Soliloquy for Pan, Egaeus Press, 2015 (Ed. Mark Beech)

As I’ve said elsewhere on this blog, I rarely read modern publications. I’m an old fashioned sort so, by modern, I really mean anything more recent than 1980-ish. I’m not sure why this is, perhaps it’s because I already have a large collection of old books, perhaps it’s because I always buy my books cheaply from charity shops and car boot sales, perhaps it’s because I rarely socialise and never discuss the bewildering array of new stuff being constantly written.

Having said that, I was given the book Best British Horror 2014 (Salt, edited by Johnny Mains) for Christmas last year. I wrote a brief piece on it here (looking back, it is quite a clumsy piece but I did write it on January 1st so I’ll conveniently blame that on the festive hangover):


This book introduced me to an excellent magazine of modern horror fiction, Black Static, which I’ve had a subscription to since. Their website is here:


So, I’ve dipped a tentative toe into the 21st century and I’m slowly turning over stones to see what horrors lay beneath. In a good way, you understand.

One of those things I’ve discovered is Egaeus Press. I found Egaeus Press through a two pronged attack. First Johnny Mains linked to them on Facebook and the following day a wonderful blog I follow published an article about them here:


The book I was particularly interested in from Egaeus was their beautifully titled Soliloquy for Pan but, being late to the party as usual, their limited edition run sold out within two weeks. However, luckily for me (and countless others, I imagine) they released a second limited edition run of 200 copies a few days ago. I pre-ordered mine as soon as I heard and today a parcel was delivered!

First off, just look at that cover. Beautiful, isn’t it? It’s made to resemble an aged and worn cloth bound edition from the late 19th / early 20th century. The foliate arabesque cartouche surrounding the gold-foiled Pan on the front cover and the gold-foiled Trajanesque typeface on the spine is reminiscent of the Arts & Crafts movement; which is, of course, the perfect choice for the theme of the collection as there was a massive resurgence of interest in Pan at that time.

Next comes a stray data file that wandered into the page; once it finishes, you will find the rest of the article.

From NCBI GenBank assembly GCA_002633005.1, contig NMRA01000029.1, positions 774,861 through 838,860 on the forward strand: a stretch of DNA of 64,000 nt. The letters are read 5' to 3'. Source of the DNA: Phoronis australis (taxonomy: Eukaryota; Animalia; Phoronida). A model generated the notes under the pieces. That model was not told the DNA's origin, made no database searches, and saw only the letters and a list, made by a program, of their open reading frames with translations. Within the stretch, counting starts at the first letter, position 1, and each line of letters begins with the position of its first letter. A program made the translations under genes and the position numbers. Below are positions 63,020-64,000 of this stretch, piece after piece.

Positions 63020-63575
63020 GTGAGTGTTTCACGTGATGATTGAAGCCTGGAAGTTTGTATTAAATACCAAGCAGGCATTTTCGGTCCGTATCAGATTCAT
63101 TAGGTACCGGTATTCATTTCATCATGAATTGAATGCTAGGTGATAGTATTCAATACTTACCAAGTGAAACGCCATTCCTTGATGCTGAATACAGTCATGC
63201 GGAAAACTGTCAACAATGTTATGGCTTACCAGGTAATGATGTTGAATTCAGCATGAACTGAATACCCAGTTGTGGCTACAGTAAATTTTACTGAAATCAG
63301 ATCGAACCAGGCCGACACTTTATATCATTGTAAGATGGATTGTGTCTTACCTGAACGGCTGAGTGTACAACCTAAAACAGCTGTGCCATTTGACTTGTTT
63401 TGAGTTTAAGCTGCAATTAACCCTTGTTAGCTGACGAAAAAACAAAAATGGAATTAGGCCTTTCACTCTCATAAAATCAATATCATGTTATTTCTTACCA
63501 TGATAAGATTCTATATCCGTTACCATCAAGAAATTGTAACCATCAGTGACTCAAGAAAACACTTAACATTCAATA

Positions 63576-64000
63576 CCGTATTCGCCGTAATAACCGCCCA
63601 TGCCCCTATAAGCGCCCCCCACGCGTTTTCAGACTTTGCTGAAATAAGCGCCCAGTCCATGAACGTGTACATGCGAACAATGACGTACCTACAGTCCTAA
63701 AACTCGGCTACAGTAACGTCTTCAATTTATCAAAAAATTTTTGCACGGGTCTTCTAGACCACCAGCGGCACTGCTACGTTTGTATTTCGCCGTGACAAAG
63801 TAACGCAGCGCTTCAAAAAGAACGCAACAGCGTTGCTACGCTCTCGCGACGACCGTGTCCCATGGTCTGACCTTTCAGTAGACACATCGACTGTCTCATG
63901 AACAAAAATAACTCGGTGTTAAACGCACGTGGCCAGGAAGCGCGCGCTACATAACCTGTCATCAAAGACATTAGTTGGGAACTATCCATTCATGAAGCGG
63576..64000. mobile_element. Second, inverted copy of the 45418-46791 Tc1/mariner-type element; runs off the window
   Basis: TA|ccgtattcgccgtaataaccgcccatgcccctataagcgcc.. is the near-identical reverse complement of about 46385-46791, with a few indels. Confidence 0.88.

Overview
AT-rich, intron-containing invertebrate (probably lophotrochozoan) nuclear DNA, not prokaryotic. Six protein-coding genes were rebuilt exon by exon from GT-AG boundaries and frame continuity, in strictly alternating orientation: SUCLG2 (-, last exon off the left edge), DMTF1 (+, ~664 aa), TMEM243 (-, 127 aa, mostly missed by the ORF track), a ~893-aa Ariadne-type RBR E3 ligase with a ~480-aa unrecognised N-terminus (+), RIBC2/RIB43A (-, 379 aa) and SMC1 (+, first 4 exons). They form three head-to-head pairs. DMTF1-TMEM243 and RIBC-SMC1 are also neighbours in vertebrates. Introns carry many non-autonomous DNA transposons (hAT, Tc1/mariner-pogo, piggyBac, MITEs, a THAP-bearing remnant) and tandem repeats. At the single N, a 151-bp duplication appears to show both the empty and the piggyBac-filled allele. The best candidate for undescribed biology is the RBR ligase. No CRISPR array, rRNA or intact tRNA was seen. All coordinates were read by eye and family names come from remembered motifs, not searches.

(I thought this book deserved a better treatment than my standard cover scan so all photographs are courtesy of Samantha Webster (she thought Pan deserved a setting of death and fecundity)).

pan cover 1

pan cover 2

pan spine

But then what happens when we open the book, surely the inside is going to be a bit of a let-down after the splendour of the cover? No, of course it isn’t. The endpapers, back and front, give us a 17th Century Italian portrait of the god himself.

pan endpaper

Even the title page is a treat, complete with blind embossed logo of the press. Isn’t that a lovely touch?

pan title page

The book as a whole has a pleasing heft to it, it sits nicely in the hand and the off-white paper stock is easy on the eye. Flicking through the pages I see the text is interspersed with illustrations and decorative flourishes. It’s easy to tell that a lot of attention to detail has been put into this publication, even the endbands are in a colour suited to the God of Nature, leaf-green!

On to the important bit, the contents page. I know from the blurb on the website that this book is a:

…compendium of new and previously unpublished fiction, essays and poetry along with lesser known archive material, in praise, in awe, in fear of the great god…

Glancing down the contents page I’m delighted to see a handful of classic authors I’m very familiar with, a few contemporary authors whose work I’ve become slightly acquainted with over the course of this year and a few more authors who, although I’m sure are quite well known to most, I’m yet to discover.

I am tremendously happy to have discovered Egaeus Press, I can see myself being a regular customer of theirs (I already have my eye on some of their other editions). If you haven’t experienced the delights of them yet, here’s their website:


I always keep a pile of books on a particular table in my house, these are books which I am currently reading or which I intend to read soon. Usually, a new acquisition goes to the bottom of the pile and gradually works its way to the top. I’m breaking that rule for Soliloquy for Pan, this one’s going straight to the top.